Would rather not be a wallflower.
June 27, 2012 3:27 AM   Subscribe

Please give me some strategies on navigation (and perhaps even enjoying) a party where I won't know anyone, and everyone else will know each other.

I'm taking a trip to a different city and my friend has invited me to a party with him and his old school-friends and family members. Basically, everyone there will know everyone else. I always find occasions like this very awkward. Any way I can make this experience enjoyable?

Some additional info:
- I could just not go, that's always an option, but I would rather not chicken out.
- I have asked if I can bring a plus-one, but unfortunately plans with the potential plus-one have fallen through.
- It will be a 'dry' party (no alcohol)
- The only person I will know (my friend, the host) will be running around doing hosty things so I would rather not just stick to him all evening
- I tend to start off as friendly-but-reserved and warm up as I get to know people; I am confident enough but still find the idea of being the only person who doesn't know anyone to be very intimidating.

Thanks MeFites :)
posted by Ziggy500 to Grab Bag (15 answers total) 13 users marked this as a favorite
Know how to be the life of the party? Be a good listener. If there are enough people in attendance, there will be a percentage that have interesting things to talk about. Your job is to determine who they are, ask a few questions, and listen.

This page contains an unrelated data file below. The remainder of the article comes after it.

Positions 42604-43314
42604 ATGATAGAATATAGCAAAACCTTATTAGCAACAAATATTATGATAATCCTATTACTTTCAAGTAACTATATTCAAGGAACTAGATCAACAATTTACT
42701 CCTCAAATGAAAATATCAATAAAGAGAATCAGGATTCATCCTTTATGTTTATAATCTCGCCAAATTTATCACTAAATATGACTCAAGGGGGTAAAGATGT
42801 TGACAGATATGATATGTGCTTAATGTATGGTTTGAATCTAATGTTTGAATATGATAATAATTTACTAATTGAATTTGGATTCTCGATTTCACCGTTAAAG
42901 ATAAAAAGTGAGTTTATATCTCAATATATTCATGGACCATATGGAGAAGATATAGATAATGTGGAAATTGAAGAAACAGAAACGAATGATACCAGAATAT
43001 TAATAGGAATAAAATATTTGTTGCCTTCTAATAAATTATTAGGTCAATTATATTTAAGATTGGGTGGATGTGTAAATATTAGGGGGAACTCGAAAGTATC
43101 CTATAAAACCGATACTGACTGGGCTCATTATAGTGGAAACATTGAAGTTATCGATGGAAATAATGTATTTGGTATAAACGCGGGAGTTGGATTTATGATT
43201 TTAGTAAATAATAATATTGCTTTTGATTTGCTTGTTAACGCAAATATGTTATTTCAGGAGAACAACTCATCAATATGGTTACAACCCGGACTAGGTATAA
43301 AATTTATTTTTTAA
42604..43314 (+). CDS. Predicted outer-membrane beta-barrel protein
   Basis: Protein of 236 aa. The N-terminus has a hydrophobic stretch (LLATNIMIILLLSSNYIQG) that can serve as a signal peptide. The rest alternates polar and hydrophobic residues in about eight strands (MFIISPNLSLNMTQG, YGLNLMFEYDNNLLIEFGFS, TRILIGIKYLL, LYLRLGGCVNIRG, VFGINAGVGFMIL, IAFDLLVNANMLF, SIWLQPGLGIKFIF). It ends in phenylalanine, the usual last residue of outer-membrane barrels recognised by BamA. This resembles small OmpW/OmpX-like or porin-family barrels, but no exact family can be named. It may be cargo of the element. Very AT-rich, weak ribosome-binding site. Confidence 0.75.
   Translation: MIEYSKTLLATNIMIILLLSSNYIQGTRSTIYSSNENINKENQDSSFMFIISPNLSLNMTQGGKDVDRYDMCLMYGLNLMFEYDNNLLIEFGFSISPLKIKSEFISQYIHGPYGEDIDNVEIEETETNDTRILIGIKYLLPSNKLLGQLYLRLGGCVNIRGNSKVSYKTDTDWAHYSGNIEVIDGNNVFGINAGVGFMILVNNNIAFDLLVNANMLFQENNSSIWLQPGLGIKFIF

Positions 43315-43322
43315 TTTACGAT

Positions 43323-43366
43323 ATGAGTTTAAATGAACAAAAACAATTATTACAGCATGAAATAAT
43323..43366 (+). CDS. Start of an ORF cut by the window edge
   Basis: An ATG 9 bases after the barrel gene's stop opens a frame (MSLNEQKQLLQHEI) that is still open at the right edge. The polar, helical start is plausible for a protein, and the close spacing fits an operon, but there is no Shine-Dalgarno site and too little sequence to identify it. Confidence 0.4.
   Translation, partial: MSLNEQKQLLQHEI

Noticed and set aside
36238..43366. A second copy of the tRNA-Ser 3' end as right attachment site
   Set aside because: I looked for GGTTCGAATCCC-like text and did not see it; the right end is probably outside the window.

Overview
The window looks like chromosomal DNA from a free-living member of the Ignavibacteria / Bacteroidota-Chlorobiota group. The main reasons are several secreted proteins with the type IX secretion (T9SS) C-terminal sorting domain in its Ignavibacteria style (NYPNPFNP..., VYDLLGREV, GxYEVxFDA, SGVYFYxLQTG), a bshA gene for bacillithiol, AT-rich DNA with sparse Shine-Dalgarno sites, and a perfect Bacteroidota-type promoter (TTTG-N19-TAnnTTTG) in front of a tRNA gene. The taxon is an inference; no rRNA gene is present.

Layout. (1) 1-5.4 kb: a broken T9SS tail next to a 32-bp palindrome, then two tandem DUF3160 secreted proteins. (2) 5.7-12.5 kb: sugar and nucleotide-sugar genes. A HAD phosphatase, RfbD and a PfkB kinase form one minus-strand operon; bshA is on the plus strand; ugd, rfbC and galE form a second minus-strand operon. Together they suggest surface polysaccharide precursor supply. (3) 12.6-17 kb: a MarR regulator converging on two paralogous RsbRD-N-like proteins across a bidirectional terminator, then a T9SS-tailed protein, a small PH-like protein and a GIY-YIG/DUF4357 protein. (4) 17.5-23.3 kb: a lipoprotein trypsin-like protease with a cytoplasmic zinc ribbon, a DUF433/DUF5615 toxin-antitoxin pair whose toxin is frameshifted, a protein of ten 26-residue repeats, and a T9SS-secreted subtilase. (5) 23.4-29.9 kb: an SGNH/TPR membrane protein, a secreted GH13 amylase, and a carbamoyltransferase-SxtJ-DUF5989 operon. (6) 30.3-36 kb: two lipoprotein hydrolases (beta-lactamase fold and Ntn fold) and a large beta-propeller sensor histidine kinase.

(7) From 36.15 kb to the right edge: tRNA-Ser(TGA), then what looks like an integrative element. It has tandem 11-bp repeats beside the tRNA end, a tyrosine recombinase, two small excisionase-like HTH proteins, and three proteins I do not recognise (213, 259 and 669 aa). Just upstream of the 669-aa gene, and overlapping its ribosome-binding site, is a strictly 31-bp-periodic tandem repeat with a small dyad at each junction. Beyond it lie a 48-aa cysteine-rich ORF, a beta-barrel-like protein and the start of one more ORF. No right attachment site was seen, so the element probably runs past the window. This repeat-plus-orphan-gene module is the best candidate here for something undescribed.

posted by HuronBob at 3:56 AM on June 27, 2012 [5 favorites]

Oh man, no alcohol. Well, I usually suck in these situations but here's what has worked for me besides alcohol and being a smoker.

Meeting at least one friend/family member beforehand

Commenting on someone's clothing/dog/jewelry/tattoo

I try to keep in mind that although I feel foolish/nervous about introducing myself and starting small talk, I am always extremely greatful when someone does it to me.
posted by KogeLiz at 4:18 AM on June 27, 2012

If there is time, ask your friend for some background on the other guests. Nothing embarrassing but stuff like how he knows each guest or what some of the guests' interests or hobbies are. Try to pick out 6-10 items to ask other guests about like Aunt Jane's souvenir spoons, College Buddy Joe's marathon training. (Depending on how long you've known your friend, you might already know some info about this group of people that you can use too)